A Clinton running for president. The Full House cast on TV. Millions of people catching Pokémon. Crop tops, platforms, and chokers. A headline from a BuzzFeed article sums it up well: “In Case You Haven’t Noticed, 2016 Is Basically The ’90s.” Now, stock-imagery and video-licensing platform Shutterstock is tapping into this nostalgia.
Nobody wishes you luck unless you’re an underdog. In Hollywood, our favorite protagonists like Rocky, Luke Skywalker, and Elle Woods all hear the words of encouragement from friends and mentors before they take on a crucial challenge. But wishing someone luck also comes with the understanding that these protagonists may fail. (The subtext: Good luck because you’ll need it.
Two entrepreneurs meet at a cafe to discuss music and books in six languages. A young mother examines the sonogram of her son, relieved she will give birth to a healthy child. Doctors examine patient data to understand how prescription patterns play a role in the heroin epidemic. While these subjects sound like Netflix documentary recommendations, they are, in fact, the focus ...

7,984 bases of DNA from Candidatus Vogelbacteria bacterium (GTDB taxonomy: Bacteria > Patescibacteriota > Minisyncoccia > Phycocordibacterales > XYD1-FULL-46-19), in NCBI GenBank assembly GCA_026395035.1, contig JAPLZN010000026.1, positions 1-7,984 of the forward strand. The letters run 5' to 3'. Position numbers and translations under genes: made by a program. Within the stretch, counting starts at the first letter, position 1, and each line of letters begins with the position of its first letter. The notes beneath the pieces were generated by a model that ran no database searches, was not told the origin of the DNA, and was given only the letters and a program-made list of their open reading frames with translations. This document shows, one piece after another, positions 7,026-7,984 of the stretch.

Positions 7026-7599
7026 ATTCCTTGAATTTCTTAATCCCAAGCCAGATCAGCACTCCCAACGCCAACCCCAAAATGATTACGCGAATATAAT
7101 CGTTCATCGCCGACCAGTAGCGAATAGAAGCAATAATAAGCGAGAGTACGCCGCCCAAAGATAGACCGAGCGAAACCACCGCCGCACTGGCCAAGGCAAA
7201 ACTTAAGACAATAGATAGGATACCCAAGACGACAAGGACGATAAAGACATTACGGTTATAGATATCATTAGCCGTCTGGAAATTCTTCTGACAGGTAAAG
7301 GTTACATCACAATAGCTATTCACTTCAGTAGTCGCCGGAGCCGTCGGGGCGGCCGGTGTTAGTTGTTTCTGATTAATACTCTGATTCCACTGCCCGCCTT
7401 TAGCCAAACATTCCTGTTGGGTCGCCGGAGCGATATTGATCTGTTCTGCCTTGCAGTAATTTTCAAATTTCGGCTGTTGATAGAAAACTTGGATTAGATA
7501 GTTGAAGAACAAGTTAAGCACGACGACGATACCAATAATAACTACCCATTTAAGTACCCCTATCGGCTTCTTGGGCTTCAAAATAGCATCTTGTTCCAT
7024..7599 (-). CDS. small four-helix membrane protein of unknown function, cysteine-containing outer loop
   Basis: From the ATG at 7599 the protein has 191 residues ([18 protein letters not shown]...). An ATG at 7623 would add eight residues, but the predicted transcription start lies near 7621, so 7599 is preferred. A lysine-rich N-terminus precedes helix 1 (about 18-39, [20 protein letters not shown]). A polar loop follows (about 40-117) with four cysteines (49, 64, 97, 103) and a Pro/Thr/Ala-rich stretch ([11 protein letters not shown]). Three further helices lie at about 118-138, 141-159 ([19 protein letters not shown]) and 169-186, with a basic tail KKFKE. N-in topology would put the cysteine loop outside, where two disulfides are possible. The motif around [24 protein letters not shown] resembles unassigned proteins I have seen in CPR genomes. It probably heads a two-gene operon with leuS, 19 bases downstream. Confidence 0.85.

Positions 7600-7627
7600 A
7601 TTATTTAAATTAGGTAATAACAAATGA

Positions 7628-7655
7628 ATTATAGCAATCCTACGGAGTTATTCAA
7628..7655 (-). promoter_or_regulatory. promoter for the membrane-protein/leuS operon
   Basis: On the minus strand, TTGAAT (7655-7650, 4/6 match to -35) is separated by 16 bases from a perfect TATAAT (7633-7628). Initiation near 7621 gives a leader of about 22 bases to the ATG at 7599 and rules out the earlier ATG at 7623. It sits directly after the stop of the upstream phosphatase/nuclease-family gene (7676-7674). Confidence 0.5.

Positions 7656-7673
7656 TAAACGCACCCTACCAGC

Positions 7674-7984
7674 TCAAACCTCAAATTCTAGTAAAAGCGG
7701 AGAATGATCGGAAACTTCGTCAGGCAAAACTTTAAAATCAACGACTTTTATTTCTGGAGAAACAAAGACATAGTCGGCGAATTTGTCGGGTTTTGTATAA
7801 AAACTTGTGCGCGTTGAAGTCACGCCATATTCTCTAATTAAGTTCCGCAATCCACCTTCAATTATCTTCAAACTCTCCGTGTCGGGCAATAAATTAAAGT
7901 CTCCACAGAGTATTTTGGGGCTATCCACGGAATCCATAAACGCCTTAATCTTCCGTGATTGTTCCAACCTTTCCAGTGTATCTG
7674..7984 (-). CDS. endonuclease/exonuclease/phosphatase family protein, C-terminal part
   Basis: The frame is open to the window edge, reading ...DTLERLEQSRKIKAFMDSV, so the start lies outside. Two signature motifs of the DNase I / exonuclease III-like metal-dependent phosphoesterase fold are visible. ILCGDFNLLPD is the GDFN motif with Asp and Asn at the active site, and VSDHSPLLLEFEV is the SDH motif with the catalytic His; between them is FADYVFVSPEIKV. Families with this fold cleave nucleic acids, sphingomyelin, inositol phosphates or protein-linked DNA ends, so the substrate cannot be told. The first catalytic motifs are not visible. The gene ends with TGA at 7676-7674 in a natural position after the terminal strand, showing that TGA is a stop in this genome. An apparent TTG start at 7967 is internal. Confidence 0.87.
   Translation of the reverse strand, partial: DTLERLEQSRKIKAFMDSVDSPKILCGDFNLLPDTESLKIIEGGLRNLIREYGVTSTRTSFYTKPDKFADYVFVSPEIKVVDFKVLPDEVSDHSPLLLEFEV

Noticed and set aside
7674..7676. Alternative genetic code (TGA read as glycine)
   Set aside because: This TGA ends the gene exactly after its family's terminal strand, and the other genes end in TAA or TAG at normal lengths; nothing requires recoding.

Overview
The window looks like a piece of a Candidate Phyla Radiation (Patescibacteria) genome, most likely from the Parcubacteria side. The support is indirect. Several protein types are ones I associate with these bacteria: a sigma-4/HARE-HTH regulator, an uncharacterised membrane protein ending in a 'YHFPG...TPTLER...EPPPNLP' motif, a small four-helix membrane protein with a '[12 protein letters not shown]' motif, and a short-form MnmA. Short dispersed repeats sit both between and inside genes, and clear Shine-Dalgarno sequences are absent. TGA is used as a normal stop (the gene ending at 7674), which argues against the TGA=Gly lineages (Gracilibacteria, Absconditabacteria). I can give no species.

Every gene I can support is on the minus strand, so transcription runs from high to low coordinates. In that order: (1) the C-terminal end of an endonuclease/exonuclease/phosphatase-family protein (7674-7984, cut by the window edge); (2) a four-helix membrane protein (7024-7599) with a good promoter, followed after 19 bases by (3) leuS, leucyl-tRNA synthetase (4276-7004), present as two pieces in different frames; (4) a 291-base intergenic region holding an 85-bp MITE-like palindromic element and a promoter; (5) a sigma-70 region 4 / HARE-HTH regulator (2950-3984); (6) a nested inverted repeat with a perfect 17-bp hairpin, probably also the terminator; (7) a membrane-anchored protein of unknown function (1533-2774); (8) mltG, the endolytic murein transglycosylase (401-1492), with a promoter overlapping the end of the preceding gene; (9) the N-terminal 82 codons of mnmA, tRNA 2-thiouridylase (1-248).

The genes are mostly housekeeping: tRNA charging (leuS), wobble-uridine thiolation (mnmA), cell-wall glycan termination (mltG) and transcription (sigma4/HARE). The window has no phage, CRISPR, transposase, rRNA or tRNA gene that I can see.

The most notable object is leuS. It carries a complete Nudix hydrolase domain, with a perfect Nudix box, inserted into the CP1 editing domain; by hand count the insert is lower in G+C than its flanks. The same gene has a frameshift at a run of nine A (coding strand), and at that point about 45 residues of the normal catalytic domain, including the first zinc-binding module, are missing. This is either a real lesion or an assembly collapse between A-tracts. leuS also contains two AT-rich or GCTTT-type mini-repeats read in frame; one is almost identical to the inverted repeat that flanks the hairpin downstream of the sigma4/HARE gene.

Content marketers are obsessed with tying their work to ROI, and rightfully so. Whether you create content to drive brand awareness, generate leads, or spark a sale, you have a responsibility to show the tangible impact of your investment. ROI means different things to different people, but on a basic level, it’s just proof that your department knows what it’s doing.
When I first imagined being an editor in New York City, I saw myself tucked away beside a fireplace in a cozy cafe—article and red pen in hand. While this fantasy remains a weekly ambition, it looks nothing like my actual life as a digital editor in 2016. Unlike my fireplace reverie, digital publishing involves a regimented system of checks and balances.
Marketing analyst Rebecca Lieb likes to say, “Content is the atomic particle of marketing.” But as we get closer to 2017, we should probably tweak that to: “Content is the atomic particle of all communications.” For the last few years, marketers have tapped into the power of storytelling by creating content that inspires brand awareness, promotes thought awareness, and generates leads.
For months, my health-nut brother has encouraged me to develop a meal plan. (“Dumplings are not a food group, Erin.”) To humor him, I decided to map out what I would eat. Suddenly, my menu was no longer determined by drunken noodle cravings. I started to classify food by value. I organized components into categories—protein, fats, grains, and vitamins—that would provide enough ...